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APEC 2008

November 22nd, 2008 | 4 min read

By Tex

Eyes are on Peru this week, and this time they aren’t the ever-watchful eyes of NGOs monitoring fair and just elections, nor are they the eyes of the bulldog military that are constantly on guard against drug trafficking. Peru is striving to enter en force on the international trade scene and, ten years after becoming a member of the Asian Pacific Economic Cooperation (APEC), secured the opportunity to host the 2008 APEC forum. A huge honor for Peru which, when compared with some other APEC member economies like the United States, Japan, and China, is still a relative nobody in the Asian-Pacific economic market. Nonetheless, Lima’s hospitality and show of economic growth (Peruvian GDP is up 9% despite the global financial ills) are a very positive sign for the future of the country and the possibilities the free market holds out for lifting this country from the category of “developing” to “developed” country.

A visit to Peru’s capital in support of the U.S. presidential visit to Lima for today’s speech to APEC heads of state afforded me with a unique opportunity to catch the city cleaning up its act and putting its very best foot forward in preparation for visiting dignitaries from some of the world’s most powerful leaders. City sanitary workers swarmed the streets to pick up garbage and dirt while colorful posters and banners unfurled themselves with flare from every other available light post along the main Limean thoroughfares.

Peru is still a developing country with a GDP of $107 billion (U.S.) and an average per capita income of $3,826 (U.S.) and a poverty level of approximately 40%. However, it has 125 countries ranked below it on the IMF’s 2007 GDP list and is projected to keep growing, especially as it moves towards the free market and continues its fight against political corruption.

With the opportunity to showcase it’s growing economy, the city was abuzz with an excitement that worked its way down from the halls of government and the glassed-in conference rooms of big business to the smaller vendors in the services industries. A shop owner next to the fascinating Museo de Arquelogia, Antropologia, y Historia Natural rolled her eyes and said things were going to get very busy over the next few days, all the while smiling as she anticipated a boom in her own profits. Whether or not the excitement and optimism will last remains to be seen, however President Bush encouraged Peru and Latin America to press forward with their free market policies,

Over the decades, the free market system has proved the most efficient way and the just way of structuring an economy. Free markets offer people the freedom to choose where they work and what they want; offers people the opportunity to buy or sell products as they see fit; gives people the dignity that comes with profiting from their talent and their hard work. Free markets provide the incentives to lead to prosperity — the incentive to work, to innovate, to save and invest wisely, and to create jobs for others. And as millions of people pursue these incentives together, whole societies benefit.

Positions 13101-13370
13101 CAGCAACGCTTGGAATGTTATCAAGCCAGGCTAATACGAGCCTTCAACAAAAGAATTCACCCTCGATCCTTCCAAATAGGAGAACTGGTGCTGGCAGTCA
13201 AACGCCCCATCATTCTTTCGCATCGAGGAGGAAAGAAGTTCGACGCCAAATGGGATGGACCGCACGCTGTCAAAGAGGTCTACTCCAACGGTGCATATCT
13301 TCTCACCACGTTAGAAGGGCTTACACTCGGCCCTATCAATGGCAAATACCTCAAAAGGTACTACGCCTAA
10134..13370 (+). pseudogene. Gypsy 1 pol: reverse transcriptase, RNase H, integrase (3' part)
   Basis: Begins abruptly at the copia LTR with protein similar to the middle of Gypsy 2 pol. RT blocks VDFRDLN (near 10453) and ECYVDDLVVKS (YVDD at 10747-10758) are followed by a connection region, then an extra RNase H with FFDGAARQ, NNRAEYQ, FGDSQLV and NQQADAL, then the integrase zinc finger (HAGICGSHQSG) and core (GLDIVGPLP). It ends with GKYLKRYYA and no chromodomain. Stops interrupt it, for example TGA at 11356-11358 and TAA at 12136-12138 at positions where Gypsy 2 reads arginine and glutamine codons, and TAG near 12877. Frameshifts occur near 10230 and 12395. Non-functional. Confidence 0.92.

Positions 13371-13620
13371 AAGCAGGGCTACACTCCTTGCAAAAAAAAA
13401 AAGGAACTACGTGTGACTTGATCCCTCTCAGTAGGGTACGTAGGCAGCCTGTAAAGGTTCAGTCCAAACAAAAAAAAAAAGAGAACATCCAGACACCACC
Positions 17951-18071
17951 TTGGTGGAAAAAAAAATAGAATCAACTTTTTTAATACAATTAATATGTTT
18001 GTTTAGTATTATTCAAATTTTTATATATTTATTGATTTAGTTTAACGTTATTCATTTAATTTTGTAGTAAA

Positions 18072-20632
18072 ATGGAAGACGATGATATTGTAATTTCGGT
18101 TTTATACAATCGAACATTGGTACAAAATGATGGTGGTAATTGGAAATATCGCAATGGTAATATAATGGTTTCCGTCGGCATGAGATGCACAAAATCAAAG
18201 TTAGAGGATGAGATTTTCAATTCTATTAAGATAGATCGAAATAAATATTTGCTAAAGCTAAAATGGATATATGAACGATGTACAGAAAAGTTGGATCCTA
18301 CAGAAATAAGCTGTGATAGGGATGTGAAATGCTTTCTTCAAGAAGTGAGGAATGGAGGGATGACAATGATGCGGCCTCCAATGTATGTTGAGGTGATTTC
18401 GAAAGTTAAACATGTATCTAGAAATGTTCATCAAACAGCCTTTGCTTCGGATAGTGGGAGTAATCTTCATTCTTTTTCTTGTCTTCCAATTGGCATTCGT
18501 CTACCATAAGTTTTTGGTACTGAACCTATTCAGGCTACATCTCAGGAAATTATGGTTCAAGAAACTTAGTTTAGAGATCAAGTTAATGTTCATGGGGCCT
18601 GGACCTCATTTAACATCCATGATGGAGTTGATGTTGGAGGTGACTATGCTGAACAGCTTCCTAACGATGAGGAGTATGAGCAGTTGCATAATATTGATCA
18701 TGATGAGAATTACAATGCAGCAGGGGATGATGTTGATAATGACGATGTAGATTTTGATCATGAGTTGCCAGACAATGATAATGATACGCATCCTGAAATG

“No region of the world demonstrates the power of free markets more vividly than the Asia Pacific. Free markets helped Japan grow into the world’s second-largest economy. Free markets helped South Korea make itself one of the most technologically advanced nations on Earth. Free markets helped Chile triple its economy and cut its poverty rate by more than two-thirds over the past two decades. And last year, free market policies helped make Peru’s economy the second-fastest growing in APEC.”

In the midst of the turmoil and fear surrounding the global “crisis” and the accompanying calls for greater government involvement and protectionism, it is wise to look outside the usual American and European markets where one can be reminded that free market policies, capitalism, and democratic principles are astoundingly successful in raising the quality of life of entire nations and bringing a new level of peace, well-being, and stability—all of which lend themselves to the good of the individual and the world.

While some complain that the APEC summit is nothing more than a week-long vacation for world leaders and results in little more than niceties and platitudes being bandied about, the overall increase of trade between Latin America and Asian nations, and the accompanying reduction of poverty, leaves me optimistic that the free market may do more the world than the most stringent military platforms or strident calls for global socialism.